No sooner had the UK been placed under lockdown, than the attention turned to the recovery. It was inevitable that the economy would suffer, but to what extent. So far, government debt has reached £2 trillion, for the first time. This figure means that the UK owes more than 100% of its output, the highest level since 1963. The true cost of the government’s extraordinary measures to cushion the economy through COVID-19 is now being realised. This is not likely to be the final tally as many initiatives announced by the government are still running, and public borrowing remains high. But surely the UK Chancellor’s ‘magic money tree’ has been wiped out and the government will be hoping for that economic bounce-back.
Whilst the months of May and June have provided a welcome uplift in GDP, following the easing of lockdown measures in the latter part of June (8.7% rise, the severe drop in April has pushed the UK into a recession). A staggering 20.4% drop in GDP for Q2, is a new one for the record books. Signs of a v-shaped recovery have disappeared as the mountain to climb just got bigger.
SPEND, SPEND & SPEND
Both businesses and individuals hunkered down during the lockdown and spending other than for necessities reduced to a trickle. A resumption of ‘normal daily life’ could start to see an increase in spending whether that is from the £85 billion that UK companies hold in cash balances or the £354 billion worth of disposable income. Easier said than done, as we head deeper into a recession, both businesses and households will want to preserve as much cash as they can.
However, our movement, which was severely curtailed during Q2, is only now starting to see a rise. The UK Government’s Eat Out to Help Out scheme has proved to be a success as a stimulus for people not only to support the hospitality industry but facilitate a return to our workplaces in towns and cities. The latest data from Springboard shows that footfall is increasing four-fold each week since Q2 with London and the South East showing a greater increase. A rise in the movement has translated into an increase in retail sales of 2% between June and July, taking the value and quantity of sales in the UK higher than in 2019.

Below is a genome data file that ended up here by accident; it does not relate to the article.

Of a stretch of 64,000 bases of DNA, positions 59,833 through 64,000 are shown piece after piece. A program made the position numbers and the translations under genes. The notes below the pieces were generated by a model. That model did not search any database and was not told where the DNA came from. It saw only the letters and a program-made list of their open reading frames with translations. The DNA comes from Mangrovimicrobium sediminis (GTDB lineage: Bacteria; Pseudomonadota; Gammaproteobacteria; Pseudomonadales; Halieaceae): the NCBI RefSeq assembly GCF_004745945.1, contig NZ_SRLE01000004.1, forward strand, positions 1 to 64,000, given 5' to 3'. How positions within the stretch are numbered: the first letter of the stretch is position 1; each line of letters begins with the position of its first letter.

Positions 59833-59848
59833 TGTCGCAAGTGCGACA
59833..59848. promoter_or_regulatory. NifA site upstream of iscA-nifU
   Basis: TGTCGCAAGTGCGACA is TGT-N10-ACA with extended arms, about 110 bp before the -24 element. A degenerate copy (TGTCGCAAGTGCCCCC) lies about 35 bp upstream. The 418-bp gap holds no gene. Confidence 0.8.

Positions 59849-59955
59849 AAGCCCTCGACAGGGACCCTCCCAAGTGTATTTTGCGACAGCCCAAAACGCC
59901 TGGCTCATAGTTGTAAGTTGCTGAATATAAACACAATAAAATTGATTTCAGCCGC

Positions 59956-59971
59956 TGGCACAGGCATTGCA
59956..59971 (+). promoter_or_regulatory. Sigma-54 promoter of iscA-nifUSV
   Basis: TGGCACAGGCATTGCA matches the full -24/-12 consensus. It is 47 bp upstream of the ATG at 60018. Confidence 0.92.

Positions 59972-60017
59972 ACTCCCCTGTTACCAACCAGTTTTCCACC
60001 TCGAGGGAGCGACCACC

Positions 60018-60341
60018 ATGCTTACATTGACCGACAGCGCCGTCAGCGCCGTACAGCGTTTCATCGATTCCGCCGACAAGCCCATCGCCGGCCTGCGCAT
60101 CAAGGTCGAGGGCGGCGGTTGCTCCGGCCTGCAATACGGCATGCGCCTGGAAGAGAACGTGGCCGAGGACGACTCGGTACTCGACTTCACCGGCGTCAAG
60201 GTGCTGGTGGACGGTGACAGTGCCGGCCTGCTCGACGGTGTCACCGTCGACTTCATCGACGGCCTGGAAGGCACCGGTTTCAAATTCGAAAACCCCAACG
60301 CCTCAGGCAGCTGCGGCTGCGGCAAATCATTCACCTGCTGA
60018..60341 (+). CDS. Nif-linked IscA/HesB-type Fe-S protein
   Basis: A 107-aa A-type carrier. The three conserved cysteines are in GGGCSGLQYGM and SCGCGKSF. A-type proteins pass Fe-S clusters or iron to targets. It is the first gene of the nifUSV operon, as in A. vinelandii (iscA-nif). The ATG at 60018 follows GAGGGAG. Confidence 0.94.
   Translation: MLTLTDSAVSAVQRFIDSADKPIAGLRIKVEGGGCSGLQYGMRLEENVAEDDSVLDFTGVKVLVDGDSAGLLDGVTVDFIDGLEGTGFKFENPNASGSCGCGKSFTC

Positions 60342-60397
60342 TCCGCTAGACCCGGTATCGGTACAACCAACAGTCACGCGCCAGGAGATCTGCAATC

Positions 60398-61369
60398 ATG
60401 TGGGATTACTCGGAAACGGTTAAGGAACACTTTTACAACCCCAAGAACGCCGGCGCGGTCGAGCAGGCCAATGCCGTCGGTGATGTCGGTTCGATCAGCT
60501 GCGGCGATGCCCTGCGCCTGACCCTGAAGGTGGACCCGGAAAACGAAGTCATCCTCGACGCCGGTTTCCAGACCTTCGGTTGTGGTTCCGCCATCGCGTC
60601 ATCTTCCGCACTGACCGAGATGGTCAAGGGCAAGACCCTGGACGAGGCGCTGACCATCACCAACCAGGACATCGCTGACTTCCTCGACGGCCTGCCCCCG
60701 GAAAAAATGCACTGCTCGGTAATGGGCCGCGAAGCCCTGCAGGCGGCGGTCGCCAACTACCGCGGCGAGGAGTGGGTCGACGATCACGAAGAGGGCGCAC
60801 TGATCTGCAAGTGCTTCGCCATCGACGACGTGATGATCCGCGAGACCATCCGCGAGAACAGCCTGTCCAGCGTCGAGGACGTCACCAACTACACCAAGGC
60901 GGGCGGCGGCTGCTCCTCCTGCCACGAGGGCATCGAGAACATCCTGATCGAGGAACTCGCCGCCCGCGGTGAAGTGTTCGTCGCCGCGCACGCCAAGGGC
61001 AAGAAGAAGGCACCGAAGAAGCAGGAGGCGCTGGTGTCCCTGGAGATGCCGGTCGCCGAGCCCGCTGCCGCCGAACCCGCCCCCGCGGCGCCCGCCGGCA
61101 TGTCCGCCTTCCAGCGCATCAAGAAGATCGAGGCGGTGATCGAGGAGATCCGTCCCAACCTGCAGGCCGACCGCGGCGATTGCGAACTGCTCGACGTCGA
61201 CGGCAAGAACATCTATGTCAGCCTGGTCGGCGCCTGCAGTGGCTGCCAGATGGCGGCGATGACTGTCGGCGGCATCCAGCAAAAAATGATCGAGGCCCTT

END OF FURLOUGH
However, a rise in spending could be short-lived as one of the government’s flagship COVID initiatives, the Job Retention Scheme (furlough) is due to close at the end of October. With 1.2 million businesses and just over 9.6 million employees’ part of the scheme at its peak, their support net that has paid millions of wages throughout the pandemic is to be taken away. This will no doubt place significant cash pressures on businesses and workers, one that will filter through into rationalising spending priorities.
In many cases, the support net might well have a been temporary reprieve, and the expectation is that unemployment will rise upon the closure of the furlough scheme. Due to market inactivity, the unemployment rate has not changed and remains at 3.9%, at 1.34 million people, a rise of just 9,000 people from a year earlier. The focus will be on how this number will fare in the run-up to October ahead of the final furlough month. But a severe dent in the number of people employed around the UK will have repercussions not just for government spending but all industries.
GROWTH IN A CRISIS
Some industries appear to have excelled during the current crisis and there are sectors that may well be able to sustain growth throughout the pandemic. Information and communication firms, financial and insurance services, and the public sector have all been positive contributors to the GDP in Q2. The healthcare sector is one which is also expected to weather the storm, stemming largely from a renewed interest in our personal wellbeing. However, we could see several other sectors start to carry the mantle, especially as the government commitments to infrastructure investment in technology, aerospace, and education, to name just a few, are granted.
ALL CYLINDERS NEED TO BE FIRING
The UK economy should be seen as an ecosystem, where all people, businesses, and industries are intertwined and rely on each other at some point. Economic drivers such as consumer spending, investment, trade, employment, and governmental support will carry the UK through this crisis. The greatest asset that businesses have is their talent and consistent efforts to lead and nurture it will ensure continuity. All cylinders need to be fired up to power the business through the latest crisis.